Mount Holyoke College - Llamarada Yearbook (South Hadley, MA) online yearbook collection, 1897 Edition, Page 1


Mount Holyoke College - Llamarada Yearbook (South Hadley, MA) online yearbook collection, 1898 Edition, Page 1


Mount Holyoke College - Llamarada Yearbook (South Hadley, MA) online yearbook collection, 1899 Edition, Page 1


Mount Holyoke College - Llamarada Yearbook (South Hadley, MA) online yearbook collection, 1900 Edition, Page 1


Mount Holyoke College - Llamarada Yearbook (South Hadley, MA) online yearbook collection, 1904 Edition, Page 1


Mount Holyoke College - Llamarada Yearbook (South Hadley, MA) online yearbook collection, 1905 Edition, Page 1


1985 Edition, online yearbooks, online annuals 1970 Edition, online yearbooks, online annuals 1972 Edition, online yearbooks, online annuals 1965 Edition, online yearbooks, online annuals 1983 Edition, online yearbooks, online annuals 1983 Edition, online yearbooks, online annuals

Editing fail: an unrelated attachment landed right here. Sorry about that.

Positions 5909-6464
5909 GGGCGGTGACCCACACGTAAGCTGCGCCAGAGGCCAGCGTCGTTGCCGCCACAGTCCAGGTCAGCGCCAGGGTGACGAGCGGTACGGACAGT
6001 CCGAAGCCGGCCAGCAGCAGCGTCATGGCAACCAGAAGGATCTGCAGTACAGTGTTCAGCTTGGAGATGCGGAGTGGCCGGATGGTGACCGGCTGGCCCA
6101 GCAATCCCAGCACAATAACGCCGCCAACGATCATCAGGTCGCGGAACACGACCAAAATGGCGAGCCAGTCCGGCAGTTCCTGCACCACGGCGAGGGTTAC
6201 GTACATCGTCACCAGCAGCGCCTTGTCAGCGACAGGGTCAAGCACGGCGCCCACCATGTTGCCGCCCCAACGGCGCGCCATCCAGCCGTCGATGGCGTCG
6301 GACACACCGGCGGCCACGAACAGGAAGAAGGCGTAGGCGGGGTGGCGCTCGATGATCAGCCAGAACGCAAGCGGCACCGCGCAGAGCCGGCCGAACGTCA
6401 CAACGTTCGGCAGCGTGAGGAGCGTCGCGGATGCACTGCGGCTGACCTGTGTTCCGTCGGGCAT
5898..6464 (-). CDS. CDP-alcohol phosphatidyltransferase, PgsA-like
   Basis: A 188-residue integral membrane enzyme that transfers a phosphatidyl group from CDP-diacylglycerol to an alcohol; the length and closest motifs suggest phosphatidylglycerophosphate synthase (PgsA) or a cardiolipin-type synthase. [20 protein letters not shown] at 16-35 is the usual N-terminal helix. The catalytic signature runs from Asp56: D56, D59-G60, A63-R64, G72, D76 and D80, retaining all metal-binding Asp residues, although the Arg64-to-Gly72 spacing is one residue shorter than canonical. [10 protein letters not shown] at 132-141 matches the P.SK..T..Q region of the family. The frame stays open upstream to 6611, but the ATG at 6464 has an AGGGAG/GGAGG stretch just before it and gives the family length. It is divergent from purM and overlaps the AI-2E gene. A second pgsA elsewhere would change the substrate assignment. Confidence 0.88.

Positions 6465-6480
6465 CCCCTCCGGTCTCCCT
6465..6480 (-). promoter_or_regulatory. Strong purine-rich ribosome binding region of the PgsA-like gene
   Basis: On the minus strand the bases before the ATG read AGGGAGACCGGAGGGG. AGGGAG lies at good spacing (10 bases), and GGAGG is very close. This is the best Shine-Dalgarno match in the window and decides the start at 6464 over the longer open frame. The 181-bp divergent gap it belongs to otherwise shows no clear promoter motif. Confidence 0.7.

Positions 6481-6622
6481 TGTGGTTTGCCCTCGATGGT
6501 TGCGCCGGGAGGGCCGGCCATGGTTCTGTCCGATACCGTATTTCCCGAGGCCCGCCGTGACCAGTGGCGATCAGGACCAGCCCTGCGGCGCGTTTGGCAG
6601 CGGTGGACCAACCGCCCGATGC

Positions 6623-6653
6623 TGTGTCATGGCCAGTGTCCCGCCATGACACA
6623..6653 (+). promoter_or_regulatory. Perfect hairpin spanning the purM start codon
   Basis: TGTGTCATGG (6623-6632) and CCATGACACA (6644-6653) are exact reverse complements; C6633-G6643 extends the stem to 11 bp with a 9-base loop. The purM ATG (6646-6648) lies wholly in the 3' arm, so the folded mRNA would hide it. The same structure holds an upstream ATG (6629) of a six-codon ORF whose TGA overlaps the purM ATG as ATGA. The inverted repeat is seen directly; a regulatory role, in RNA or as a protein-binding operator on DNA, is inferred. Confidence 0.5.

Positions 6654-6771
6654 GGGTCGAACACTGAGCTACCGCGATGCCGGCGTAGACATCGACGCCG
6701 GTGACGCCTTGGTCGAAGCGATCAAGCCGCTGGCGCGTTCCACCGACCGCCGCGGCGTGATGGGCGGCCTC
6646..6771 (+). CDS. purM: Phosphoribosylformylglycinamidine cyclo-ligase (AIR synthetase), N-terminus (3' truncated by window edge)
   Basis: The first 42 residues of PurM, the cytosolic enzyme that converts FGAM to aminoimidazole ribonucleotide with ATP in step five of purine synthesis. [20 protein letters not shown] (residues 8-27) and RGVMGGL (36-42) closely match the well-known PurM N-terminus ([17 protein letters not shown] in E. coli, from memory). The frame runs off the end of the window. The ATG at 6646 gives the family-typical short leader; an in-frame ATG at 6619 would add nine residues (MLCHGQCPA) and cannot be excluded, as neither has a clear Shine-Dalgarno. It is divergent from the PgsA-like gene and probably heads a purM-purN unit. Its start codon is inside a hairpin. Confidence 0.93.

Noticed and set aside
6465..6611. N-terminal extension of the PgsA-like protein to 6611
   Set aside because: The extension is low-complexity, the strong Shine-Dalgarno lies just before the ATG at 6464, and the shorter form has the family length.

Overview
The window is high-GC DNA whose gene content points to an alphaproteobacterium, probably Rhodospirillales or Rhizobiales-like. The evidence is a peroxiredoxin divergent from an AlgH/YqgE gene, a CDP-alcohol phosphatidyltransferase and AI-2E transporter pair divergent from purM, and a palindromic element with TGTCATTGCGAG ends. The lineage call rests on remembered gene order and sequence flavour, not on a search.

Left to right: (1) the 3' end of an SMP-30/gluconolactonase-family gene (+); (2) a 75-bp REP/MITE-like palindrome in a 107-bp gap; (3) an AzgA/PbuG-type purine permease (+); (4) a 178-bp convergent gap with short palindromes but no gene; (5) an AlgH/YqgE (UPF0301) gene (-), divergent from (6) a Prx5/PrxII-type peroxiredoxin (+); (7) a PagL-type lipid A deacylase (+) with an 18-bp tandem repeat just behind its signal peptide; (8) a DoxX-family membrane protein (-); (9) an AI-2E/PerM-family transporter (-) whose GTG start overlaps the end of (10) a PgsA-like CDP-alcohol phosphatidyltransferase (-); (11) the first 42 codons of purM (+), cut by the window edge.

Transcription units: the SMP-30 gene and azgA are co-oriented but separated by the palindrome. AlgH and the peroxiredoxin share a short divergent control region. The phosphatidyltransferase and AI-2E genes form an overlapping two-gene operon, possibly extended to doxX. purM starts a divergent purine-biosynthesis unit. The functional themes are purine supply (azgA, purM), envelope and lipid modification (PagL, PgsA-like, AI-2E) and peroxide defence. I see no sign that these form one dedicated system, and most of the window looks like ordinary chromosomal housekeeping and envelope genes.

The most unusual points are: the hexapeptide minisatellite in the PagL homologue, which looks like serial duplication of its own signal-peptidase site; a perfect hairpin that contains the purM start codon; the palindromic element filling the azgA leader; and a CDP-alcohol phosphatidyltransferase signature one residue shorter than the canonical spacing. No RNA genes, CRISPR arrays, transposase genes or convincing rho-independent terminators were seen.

Are you trying to find old school friends, old classmates, fellow servicemen or shipmates? Do you want to see past girlfriends or boyfriends? Relive homecoming, prom, graduation, and other moments on campus captured in yearbook pictures. Revisit your fraternity or sorority and see familiar places. See members of old school clubs and relive old times. Start your search today! Looking for old family members and relatives? Do you want to find pictures of parents or grandparents when they were in school? Want to find out what hairstyle was popular in the 1920s? has a wealth of genealogy information spanning over a century for many schools with full text search. Use our online Genealogy Resource to uncover history quickly! Are you planning a reunion and need assistance? can help you with scanning and providing access to yearbook images for promotional materials and activities. We can provide you with an electronic version of your yearbook that can assist you with reunion planning. will also publish the yearbook images online for people to share and enjoy.